Mastering your brain.

I enjoyed meeting Robbie Anderson of Chimp Management (the company set up by Professor Steve Peters, author of ‘The Chimp Paradox’) and learning more about the idea of two main forces operating within our brains and how one, the “Chimp”, rules the roost if not properly managed.

I’m sure we’ve all regretted times when our Chimp has taken control and we’ve said something or sent an email that we’ve later reflected on and wished we hadn’t. There’s one obvious strategy for dealing with it that works if time allows – that is to create a gap between the stimulus and the response (a concept I learned from Stephen Covey many years ago), aka “hit the pause button”.

However, in my next book, “Indivisible Life”, I’m developing on an idea taught to me by Colin Blundell that will help to proactively calm the Chimp or rather avoid it getting engaged in the first place.

Whilst Steve Peters and Robbie Anderson have broken the brain down into 3-4 main parts, in reality there are millions of components. In the same way that we have certain principal aspects of our lives, (work, home, family, social, etc.) so we also have a myriad of variations, some so subtle they’re only known to ourselves.

For example, let me take my work-self. On different days I might be engaged in writing (such as right now), speaking at an event, chairing a Group meeting, coaching a leadership team to name just four. With each I bring a different set of “Is” – characteristics that I’ve worked out will be helpful. For example, when writing a four-i, it’s useful for me to engage “curious-I” at the outset (research stage) and allow myself to be distracted or rather to explore (“Explorer-I”). However, when actually writing, these are not helpful “Is”, instead it’s much more useful to activate “Focused-I” instead and later on in the process, “Editor-I”.

We’re made up of thousands, (actually an infinite number) of “Is” and key to engaging the right ones, the best ones for the role in hand, is to preselect them, rather than allowing the Chimp to do so in the moment. It’s all about identifying which part of your brain, (or even which “I”) is in charge, and because the pull of the Chimp is so powerful, it’s sensible to have something else take the decisions other than in extreme, flight or fight situations.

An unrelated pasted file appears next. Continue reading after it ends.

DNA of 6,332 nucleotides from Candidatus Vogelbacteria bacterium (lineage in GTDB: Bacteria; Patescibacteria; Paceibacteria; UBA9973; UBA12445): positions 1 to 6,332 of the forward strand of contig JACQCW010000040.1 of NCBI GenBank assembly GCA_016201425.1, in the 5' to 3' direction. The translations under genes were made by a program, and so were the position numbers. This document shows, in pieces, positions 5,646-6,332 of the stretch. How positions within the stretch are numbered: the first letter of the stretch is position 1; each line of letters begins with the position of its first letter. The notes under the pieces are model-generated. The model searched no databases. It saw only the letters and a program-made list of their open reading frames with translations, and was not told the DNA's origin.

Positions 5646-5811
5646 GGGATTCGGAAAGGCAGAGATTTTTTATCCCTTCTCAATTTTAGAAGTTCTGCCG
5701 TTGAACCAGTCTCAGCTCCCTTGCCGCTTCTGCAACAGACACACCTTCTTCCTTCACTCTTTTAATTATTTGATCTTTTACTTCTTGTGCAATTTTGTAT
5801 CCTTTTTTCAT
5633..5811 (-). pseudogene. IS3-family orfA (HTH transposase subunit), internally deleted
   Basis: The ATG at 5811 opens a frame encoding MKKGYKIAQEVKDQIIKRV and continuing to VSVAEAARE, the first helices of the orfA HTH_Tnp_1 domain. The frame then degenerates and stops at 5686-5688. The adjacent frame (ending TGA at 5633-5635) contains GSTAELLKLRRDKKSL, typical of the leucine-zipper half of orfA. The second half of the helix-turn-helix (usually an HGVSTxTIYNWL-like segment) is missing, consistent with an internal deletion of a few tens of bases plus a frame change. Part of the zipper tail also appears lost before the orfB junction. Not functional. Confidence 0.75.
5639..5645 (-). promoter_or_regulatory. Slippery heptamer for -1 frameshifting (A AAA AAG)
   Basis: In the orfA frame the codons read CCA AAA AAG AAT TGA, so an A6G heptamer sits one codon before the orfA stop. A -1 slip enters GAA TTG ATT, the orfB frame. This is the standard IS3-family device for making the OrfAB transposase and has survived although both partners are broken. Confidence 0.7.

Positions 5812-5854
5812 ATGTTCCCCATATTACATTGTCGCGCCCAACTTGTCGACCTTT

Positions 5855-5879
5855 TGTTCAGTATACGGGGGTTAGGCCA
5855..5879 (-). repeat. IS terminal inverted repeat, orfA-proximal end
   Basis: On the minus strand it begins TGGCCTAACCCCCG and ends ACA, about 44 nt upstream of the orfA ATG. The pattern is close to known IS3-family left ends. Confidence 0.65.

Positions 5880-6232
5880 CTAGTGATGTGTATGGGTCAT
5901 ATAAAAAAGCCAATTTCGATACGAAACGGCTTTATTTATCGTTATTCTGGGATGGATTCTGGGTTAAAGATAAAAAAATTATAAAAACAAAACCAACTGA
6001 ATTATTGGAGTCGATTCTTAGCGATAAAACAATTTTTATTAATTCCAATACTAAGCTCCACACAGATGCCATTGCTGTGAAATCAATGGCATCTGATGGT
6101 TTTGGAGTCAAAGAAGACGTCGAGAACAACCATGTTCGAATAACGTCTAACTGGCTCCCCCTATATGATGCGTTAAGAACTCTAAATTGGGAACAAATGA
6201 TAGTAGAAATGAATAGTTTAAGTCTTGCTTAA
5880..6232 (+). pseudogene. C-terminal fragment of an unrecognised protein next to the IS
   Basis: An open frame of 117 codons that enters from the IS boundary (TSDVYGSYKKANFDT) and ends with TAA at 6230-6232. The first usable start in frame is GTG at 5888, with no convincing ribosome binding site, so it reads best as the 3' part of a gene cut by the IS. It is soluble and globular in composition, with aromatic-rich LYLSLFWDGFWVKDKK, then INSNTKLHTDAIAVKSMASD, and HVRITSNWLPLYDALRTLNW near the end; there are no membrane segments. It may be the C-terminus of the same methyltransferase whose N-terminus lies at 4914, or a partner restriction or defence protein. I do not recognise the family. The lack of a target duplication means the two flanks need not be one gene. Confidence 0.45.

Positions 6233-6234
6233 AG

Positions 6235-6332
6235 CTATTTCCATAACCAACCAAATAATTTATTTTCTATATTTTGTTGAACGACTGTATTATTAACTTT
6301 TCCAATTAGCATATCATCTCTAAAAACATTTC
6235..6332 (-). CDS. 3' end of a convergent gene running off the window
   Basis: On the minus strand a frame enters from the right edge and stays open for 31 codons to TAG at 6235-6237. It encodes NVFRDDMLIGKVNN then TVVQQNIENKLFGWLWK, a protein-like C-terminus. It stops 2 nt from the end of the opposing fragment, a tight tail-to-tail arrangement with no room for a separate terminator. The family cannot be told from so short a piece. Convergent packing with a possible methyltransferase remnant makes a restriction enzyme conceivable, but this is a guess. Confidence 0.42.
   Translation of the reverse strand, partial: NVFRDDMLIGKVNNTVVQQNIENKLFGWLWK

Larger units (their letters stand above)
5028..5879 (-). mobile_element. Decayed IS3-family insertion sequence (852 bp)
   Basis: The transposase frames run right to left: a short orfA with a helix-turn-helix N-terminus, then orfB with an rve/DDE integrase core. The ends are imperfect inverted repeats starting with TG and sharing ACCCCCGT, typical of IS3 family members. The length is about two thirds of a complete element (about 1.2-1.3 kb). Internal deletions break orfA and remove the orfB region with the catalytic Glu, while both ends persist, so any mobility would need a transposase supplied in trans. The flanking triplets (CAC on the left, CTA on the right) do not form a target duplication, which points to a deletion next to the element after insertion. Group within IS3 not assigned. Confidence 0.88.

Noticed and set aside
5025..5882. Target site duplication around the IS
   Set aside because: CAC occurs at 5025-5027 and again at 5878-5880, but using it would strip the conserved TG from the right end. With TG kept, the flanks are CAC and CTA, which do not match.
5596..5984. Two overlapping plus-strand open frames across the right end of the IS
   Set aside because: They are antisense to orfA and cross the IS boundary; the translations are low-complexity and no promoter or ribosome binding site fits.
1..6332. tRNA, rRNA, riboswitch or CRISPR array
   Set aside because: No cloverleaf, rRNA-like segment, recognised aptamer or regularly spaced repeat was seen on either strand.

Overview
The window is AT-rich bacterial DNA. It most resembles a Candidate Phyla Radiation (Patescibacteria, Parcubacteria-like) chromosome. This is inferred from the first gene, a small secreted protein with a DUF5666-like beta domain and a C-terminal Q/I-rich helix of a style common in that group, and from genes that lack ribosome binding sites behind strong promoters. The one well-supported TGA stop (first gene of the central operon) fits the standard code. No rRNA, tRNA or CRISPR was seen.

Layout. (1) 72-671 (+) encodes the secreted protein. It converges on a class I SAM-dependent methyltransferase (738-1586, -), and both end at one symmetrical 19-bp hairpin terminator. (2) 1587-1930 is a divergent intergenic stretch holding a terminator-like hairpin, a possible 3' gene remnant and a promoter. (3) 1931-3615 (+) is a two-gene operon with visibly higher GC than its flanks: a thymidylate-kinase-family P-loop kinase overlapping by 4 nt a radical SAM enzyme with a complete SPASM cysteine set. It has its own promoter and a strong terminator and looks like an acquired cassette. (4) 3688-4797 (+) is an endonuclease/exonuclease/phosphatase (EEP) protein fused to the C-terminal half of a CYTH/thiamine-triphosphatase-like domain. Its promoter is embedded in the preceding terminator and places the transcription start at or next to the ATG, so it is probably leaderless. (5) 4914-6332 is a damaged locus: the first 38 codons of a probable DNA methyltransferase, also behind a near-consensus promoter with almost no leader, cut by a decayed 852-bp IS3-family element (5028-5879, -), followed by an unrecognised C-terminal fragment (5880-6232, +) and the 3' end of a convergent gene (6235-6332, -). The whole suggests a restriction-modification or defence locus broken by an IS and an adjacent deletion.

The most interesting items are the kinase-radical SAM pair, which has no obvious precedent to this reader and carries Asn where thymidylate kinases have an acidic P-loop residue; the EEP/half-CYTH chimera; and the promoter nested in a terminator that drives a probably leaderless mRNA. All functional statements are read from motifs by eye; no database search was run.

I suggest that to get started you identify up to three key roles, perhaps one each for work, family and personal. Then consider which “Is” will be most helpful (and also consciously making sure which “Is” are most definitely excluded). For example, take a business presentation, perhaps a Market Appraisal. I’d select: “Listening-I, “Questioning-I”, “Polite-I”, “Empathic-I”, “Communicator-I”, “Confident-I”, “Persuasive-I” as my starting set. In time these would become bracketed together, perhaps labelled as “Business Pitch-I”, but initially I’d work out what each one looks and feels like. I do this by reflecting on each moment when I’ve been at my very best in a situation, or, if it’s something completely new then to seek out examples of others that I can seek to emulate. As I remind myself of “top-form” behaviours I’m able to lock them down and label them as an “I”. Then, when I’m ready, I go into the “I”, I become the “I”. (I’d also make sure to not activate, “Rushed-I”, “Distracted-I” and others that perhaps I’ve recognised have got in the way of delivering the perfect pitch in the past).

This quote (not checked) is attributed to Leonardo da Vinci and sums up the idea of controlling your “Is”:

“You will never have a greater or lesser dominion than that over yourself…the height of a man’s success is gauged by his self-mastery; the depth of his failure by his self-abandonment. …And this law is the expression of eternal justice. He who cannot establish dominion over himself will have no dominion over others.”

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